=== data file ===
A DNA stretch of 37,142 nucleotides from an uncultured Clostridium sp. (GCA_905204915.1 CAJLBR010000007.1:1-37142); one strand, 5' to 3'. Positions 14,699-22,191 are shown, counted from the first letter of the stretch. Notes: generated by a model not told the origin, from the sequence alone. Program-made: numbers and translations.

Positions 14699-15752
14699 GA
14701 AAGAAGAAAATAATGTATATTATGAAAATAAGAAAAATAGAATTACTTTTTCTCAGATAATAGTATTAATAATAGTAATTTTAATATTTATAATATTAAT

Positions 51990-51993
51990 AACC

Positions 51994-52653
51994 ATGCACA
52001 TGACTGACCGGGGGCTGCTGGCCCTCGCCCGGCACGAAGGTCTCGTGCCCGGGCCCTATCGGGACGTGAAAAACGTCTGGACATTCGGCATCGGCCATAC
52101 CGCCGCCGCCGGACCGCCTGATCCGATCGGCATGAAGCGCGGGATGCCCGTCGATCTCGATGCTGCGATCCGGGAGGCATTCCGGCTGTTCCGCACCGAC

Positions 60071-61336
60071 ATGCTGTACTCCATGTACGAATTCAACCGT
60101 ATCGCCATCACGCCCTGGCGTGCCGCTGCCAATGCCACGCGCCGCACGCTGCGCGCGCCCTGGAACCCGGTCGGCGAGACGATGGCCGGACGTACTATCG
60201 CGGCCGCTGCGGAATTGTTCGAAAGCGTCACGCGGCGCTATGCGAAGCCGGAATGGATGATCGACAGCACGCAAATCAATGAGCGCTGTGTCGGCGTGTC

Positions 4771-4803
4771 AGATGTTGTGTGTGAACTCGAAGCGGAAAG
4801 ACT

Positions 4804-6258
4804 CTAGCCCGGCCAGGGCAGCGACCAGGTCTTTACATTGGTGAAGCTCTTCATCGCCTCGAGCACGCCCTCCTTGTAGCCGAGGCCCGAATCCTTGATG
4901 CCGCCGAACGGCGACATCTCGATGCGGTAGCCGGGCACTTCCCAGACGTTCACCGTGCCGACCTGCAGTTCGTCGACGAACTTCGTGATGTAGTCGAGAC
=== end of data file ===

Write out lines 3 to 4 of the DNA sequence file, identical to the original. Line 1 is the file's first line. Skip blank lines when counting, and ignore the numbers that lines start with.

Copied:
14699 GA
14701 AAGAAGAAAATAATGTATATTATGAAAATAAGAAAAATAGAATTACTTTTTCTCAGATAATAGTATTAATAATAGTAATTTTAATATTTATAATATTAAT